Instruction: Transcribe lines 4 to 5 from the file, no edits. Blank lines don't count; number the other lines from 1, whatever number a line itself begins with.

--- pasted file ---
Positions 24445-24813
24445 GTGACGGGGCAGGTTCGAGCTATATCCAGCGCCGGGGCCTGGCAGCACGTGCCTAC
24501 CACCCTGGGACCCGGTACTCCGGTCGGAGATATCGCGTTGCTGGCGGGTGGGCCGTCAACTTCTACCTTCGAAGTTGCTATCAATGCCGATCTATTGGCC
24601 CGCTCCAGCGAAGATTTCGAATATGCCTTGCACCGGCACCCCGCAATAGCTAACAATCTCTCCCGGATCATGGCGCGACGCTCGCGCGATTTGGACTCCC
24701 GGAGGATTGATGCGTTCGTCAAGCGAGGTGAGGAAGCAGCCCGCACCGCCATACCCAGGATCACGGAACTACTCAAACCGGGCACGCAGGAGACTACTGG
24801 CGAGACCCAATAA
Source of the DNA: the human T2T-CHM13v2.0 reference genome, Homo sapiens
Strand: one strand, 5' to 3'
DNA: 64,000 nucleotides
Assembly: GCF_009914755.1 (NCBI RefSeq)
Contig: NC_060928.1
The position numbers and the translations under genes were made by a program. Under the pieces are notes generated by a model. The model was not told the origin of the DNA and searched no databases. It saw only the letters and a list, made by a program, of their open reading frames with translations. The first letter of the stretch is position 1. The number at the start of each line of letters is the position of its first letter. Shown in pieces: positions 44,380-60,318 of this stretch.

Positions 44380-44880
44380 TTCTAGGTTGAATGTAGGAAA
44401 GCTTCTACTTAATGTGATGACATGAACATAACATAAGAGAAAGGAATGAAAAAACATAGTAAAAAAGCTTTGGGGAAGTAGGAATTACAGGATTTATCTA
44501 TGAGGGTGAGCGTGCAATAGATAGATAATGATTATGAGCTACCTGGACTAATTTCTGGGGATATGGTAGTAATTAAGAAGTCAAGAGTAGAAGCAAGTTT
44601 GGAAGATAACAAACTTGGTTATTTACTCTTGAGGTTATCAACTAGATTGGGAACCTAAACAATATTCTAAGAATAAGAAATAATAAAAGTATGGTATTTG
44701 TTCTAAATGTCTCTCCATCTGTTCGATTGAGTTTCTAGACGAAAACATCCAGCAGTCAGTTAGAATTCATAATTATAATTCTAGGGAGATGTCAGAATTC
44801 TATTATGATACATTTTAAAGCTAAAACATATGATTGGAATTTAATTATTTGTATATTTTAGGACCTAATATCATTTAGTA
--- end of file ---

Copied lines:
24601 CGCTCCAGCGAAGATTTCGAATATGCCTTGCACCGGCACCCCGCAATAGCTAACAATCTCTCCCGGATCATGGCGCGACGCTCGCGCGATTTGGACTCCC
24701 GGAGGATTGATGCGTTCGTCAAGCGAGGTGAGGAAGCAGCCCGCACCGCCATACCCAGGATCACGGAACTACTCAAACCGGGCACGCAGGAGACTACTGG